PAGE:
•  If growing succulents and newly repotted- give them one week to recover from transplant shock and then water very lightly once a week only. In Winter, once every 2 weeks. 
  • If growing anything else except succulents, they must be watered everyday when newly transplanted until they are larger

4. With repotting Aloe Vera pups, if the pups don't come off with a tug, repot the whole Aloe (mother and pups) until the pups are larger. When they're large enough, they will easily come off with a strong tug with their own independent root ball. You can visit my archive, 'Container Gardening: Aloe Vera, Pups, Repotting and Healing'

5. Irrigate/water your plants at the soil instead of hosing down their leaves. If you water them from top down, you risk subjecting your plants to fungus/mould/rotting/diseases. Some plants need water from the top/leaves down but these are rare (eg bromeliads).

6. If your plants will be in a very sunny or windy location, mulch heavily to prevent moisture evaporation.

7, If you have tried many times to grow plants and have failed, go for the hardier succulents which requires minimal care and watering, or go for the drought tolerant type of plants, or go for the varieties that are 'resilient' (you'll see them at the nursery ~ these are usually hybrid and bred to be resiliant to pests and a few other botanical problems).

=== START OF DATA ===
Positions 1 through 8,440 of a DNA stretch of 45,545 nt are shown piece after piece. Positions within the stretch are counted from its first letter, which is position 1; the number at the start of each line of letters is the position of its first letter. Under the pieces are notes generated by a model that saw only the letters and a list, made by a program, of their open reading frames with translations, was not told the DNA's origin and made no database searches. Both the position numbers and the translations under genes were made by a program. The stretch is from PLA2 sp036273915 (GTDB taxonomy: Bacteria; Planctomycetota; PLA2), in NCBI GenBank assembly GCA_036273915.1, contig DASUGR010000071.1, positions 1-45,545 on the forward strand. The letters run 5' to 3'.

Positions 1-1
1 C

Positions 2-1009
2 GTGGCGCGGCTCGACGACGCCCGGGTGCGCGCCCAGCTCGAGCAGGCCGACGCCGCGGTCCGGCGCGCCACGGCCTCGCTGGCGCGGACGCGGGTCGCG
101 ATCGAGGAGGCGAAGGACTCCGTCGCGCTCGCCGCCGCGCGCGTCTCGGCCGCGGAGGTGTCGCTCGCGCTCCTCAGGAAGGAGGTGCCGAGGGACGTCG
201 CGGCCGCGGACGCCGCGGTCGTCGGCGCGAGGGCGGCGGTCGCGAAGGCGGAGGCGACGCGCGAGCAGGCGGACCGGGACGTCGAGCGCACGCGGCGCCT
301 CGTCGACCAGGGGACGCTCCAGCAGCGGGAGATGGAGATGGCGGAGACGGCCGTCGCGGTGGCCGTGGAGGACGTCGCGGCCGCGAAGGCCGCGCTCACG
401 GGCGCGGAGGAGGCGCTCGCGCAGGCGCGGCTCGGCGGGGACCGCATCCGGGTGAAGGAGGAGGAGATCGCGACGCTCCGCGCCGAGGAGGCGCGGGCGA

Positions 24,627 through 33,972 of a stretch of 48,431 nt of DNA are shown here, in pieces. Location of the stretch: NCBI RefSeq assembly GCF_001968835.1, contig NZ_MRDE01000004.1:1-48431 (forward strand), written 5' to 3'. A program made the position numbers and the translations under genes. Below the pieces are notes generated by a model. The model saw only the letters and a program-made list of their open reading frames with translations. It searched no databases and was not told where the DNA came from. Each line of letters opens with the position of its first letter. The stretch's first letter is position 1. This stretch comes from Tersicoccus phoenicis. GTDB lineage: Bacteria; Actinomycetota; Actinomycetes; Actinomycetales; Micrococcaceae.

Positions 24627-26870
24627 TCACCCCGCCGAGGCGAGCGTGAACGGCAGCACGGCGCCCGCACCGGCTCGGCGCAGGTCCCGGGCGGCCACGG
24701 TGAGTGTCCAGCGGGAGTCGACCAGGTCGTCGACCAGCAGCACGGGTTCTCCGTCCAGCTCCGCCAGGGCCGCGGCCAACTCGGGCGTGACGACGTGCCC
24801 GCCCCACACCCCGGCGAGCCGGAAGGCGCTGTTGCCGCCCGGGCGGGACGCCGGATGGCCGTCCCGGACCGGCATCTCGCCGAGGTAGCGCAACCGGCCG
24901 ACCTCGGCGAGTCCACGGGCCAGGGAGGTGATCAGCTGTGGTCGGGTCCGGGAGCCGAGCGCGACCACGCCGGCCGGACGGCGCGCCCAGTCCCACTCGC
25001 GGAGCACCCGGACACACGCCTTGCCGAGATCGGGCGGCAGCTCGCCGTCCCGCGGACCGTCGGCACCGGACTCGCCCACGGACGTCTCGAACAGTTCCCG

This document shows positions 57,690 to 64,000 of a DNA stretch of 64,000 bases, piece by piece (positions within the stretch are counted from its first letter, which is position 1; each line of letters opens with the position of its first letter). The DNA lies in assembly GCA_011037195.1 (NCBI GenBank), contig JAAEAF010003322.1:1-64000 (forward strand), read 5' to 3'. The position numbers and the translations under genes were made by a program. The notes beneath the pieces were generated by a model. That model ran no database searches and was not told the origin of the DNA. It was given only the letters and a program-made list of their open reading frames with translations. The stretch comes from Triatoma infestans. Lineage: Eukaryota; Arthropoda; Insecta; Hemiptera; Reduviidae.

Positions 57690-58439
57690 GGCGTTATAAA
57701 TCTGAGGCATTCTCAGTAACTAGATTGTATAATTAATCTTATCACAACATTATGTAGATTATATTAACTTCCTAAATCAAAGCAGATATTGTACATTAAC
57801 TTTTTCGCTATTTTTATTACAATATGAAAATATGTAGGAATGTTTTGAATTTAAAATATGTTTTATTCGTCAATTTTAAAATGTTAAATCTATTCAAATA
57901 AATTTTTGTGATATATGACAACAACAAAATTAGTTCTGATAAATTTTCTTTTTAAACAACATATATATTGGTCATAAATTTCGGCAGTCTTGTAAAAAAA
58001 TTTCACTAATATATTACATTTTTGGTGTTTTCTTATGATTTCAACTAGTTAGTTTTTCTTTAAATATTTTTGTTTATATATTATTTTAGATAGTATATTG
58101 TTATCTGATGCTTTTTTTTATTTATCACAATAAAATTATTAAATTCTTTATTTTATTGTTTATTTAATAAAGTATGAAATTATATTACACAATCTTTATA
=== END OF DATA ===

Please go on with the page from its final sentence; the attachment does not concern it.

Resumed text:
8. Buy good quality potting soil. They have water crystals and retain water for a lot longer. I've bought both, the expensive ones and the cheap ones to test whether there is any difference. Result? Yes there is a huge difference! The cheap ones dry a lot quicker, are poor at retaining moisture, tend to dry and then harden into clumps, lack the rich, deep brown composted soil, lack nutrients and will affect the quailty of your plants' growth.

9, The soil will eventually run low and lack nutrients so fertilise. In normal ground soil, the debris and leaf litter usually breaks down and decomposes into nutrients. In container gardens and balcony gardens, there is no plant debris and leaf litter so the potted soil eventually runs out of nutrients. The horticulturalist at Eden Garden recommends using Blood and Bone fertiliser alternated with Dynamic Lifter every three months ~ they're considered as soil conditioners. You can also use liquid fertiliser when the plant is fruiting or flowering ~ considered as plant conditioners. If you are repotting, transplanting or had a shockingly hot day and find your plants heavily wilted ~ Seasol will hydrate and sooth your plants.

10. Fertilise lightly ~ frequently is better than heavy applications. Heavy applications can lead to burning the plants (leaves dying or going black after a bout of fertilising are symptomatic of too much fertiliser).